Yesterday I posted on Harvey Cox's views of interfaith dialog. Today, Lucy Pick, a lecturer in the history of Christianity at the University of Chicago, comments on Benedict XVI's remarks about a 12th century Benedictine being an exemplar of faith and practice -- especially in regards to conversations with other faith traditions. Pick suggests that this choice is a bit odd, for while Peter the Venerable did seek to engage Jews and Muslims in conversation, the assumption was that if the other did not agree then the other wasn't human. So, what is Benedict trying to say by lifting up this medieval abbot?

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Sightings 10/29/09Back to the Twelfth Century: Peter the Venerable and Pope Benedict XVI-- Lucy K. Pick In his general audience in St. Peter’s Square on October 14th, Pope Benedict gave an address in which he held up the twelfth-century monk and abbot of Cluny, Peter the Venerable, as a model for contemporary Christians, la…

Sacred Space, the Pulpit and the Sacrament of the Word

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I've written a rather long title for this post, in part because I want to connect a couple of things. I return again to Kimberly Bracken Long's fascinating book The Worshiping Body: The Art of Leading Worship, (WJK, 2009). In a chapter entitled "Feet" she works with the concept of sacred space.

There is a trend today to de-sacralize worship space. It's true that in the earliest days of the church, the people met in homes and gardens, but as Long notes, no matter where we gather, there is a sense that when we gather for worship, that space, no matter its normal use, becomes sacred space. Although I have no need for grand cathedrals to be my base of worship, I wonder if we sometimes take little concern about the space and its use.

But, that leads me to the pulpit and its place in worship. We recently moved from a split chancel arrangement to a center pulpit one. Part of this was a practical need to better connect from the pulpit. I realize I could move out of…

Worship -- what is the vision it evokes?

This Sunday I will be concluding a six week sermon series focusing on six core values, the last of which focuses on worship. As we consider what it means for us to be missional, we must ask the question how does worship fit? My fear is that in many descriptions of missional congregations worship is either left out of the equation or is seen as means to something -- a tool. But is that worship is about?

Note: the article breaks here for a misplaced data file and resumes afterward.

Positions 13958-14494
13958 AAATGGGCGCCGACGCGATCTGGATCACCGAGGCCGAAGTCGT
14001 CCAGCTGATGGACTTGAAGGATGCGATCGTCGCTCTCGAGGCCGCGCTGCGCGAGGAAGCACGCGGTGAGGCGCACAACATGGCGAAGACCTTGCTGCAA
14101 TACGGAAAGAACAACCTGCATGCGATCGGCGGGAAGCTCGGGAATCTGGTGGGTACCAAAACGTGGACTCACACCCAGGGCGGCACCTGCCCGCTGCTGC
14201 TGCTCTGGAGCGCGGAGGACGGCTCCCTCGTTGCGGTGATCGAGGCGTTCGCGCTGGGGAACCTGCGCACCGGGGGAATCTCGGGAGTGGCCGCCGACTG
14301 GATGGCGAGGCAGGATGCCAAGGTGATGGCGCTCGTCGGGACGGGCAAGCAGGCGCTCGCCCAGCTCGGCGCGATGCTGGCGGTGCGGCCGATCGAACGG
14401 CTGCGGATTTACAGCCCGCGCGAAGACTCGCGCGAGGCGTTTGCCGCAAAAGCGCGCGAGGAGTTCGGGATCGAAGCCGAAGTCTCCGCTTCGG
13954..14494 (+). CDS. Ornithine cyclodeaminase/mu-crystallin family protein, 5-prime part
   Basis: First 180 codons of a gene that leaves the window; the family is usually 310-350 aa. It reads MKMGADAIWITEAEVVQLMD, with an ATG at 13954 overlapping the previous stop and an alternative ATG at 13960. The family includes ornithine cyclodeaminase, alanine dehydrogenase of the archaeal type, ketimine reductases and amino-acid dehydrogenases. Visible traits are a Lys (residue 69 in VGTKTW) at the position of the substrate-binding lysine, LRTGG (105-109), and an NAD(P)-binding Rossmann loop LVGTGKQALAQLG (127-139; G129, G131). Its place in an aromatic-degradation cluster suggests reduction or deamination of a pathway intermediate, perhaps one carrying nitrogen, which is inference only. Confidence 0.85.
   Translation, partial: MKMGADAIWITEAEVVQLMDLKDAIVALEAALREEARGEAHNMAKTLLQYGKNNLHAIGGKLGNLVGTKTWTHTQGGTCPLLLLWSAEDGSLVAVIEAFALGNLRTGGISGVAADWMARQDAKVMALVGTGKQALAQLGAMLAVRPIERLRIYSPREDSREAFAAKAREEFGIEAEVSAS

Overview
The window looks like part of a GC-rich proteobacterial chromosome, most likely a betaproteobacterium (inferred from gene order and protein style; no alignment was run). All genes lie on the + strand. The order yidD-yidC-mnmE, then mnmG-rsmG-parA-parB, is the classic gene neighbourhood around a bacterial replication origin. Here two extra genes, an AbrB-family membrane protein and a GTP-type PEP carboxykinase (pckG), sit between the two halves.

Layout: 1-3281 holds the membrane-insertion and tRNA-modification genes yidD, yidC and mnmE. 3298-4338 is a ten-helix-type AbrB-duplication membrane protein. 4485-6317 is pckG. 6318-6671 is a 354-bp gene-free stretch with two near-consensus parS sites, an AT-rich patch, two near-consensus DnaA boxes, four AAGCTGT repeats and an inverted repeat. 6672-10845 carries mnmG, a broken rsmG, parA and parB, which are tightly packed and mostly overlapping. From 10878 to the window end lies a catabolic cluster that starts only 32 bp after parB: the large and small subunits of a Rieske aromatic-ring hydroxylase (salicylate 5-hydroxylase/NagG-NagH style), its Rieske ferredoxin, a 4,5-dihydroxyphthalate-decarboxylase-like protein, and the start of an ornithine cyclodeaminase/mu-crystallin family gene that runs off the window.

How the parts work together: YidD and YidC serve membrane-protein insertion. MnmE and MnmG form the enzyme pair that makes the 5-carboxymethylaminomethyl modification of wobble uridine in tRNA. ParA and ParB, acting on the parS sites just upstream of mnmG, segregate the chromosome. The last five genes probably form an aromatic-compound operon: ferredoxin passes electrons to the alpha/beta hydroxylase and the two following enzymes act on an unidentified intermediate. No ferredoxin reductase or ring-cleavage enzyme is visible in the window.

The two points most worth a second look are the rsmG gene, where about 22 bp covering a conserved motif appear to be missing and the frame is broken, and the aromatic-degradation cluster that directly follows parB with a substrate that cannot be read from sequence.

I've been reading Kimberly Bracken Long's book The Worshiping Body (WJK, 2009). It's quite a good book, one that pastors and worship leaders probably ought to read. She speaks of the "vision we enact whenever we gather for worship." She notes that in worship we come as equals and are made equals in worship through our baptism. Listen to these words, which I believe should have great meaning for us as people of faith.

In other words, we enact a vision in worship where all are equal in the sight of God, and all are treated as such, with dignity and love. We ac…

Get Them into the Lifeboat -- Future of Faith #10

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Transforming Theology Project
Harvey Cox, The Future of Faith, Harper One, 2009,



Chapter 10: Get Them into the Lifeboat:
The Pathos of Fundamentalism

Fundamentalism is a variant of creedalism, one that equates faith with the unwavering affirmation of certain fundamental beliefs. It is an obsession with belief, which according to Harvey Cox, makes faith itself more elusive. This concern for right doctrine creates a defensiveness and spiritual pride that isn’t “in keeping with the love ethic of Jesus” (p. 141). Cox speaks of fundamentalism with a certain level of personal experience – even if not long in duration. Like many college young people he got drawn into a conservative Christian community – his encounter was related to InterVarsity Christian Fellowship in the late 1940s. In telling his story, he notes that the IVF people were sincere, friendly, and inviting. They were also concerned for intellectual rigor – except that they rejected any critical study of scripture and lacke…

Who Was John the Baptist?

This is the question asked by the Rev. Katherine Willis Pershey in an article for Disciples World. The subtitled gives us a clue -- "Understanding the 'Wild Man of the Bible'."

During Advent we are introduced in several Gospel accounts to the forerunner of Jesus, the one who baptizes Jesus, but who according to the Gospels is unworthy to tie Jesus' shoes. But, who is this enigmatic man who eats wild locusts and dresses in fur? Katherine's excellent article offers us some clues, not just to how the Bible answers the question, but how art, literature, and other religious communities have answered it.

To read the article, click here

Living in Haunted Houses -- Future of Faith

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Transforming Theology Project
Harvey Cox, Future of Faith, Harper One, 2009

Chapter 9: Living in Haunted Houses:
Beyond the Interfaith Dialogue

As someone who has been actively involved in interfaith conversations for sometime, I would agree with Harvey Cox that it’s easier (and a lot more fun) to talk with more liberal-minded members of other faith communities than it is to talk with more conservative members of my own faith community. It is important to note that these days interfaith dialogue goes beyond Protestants talking with Catholics and Jews. Interfaith dialogue is important to the future of our world, although Eboo Patel has pointed out in Acts of Faith that too often high level interfaith conversation leads to little more than talk. That is why the Interfaith Youth Core has taken a different tactic – putting more focus on doing things together rather than talking about either commonalities or differences.

The reality is that the world has grown smaller and that what w…

All Politics is Local -- Thoughts on an upcoming election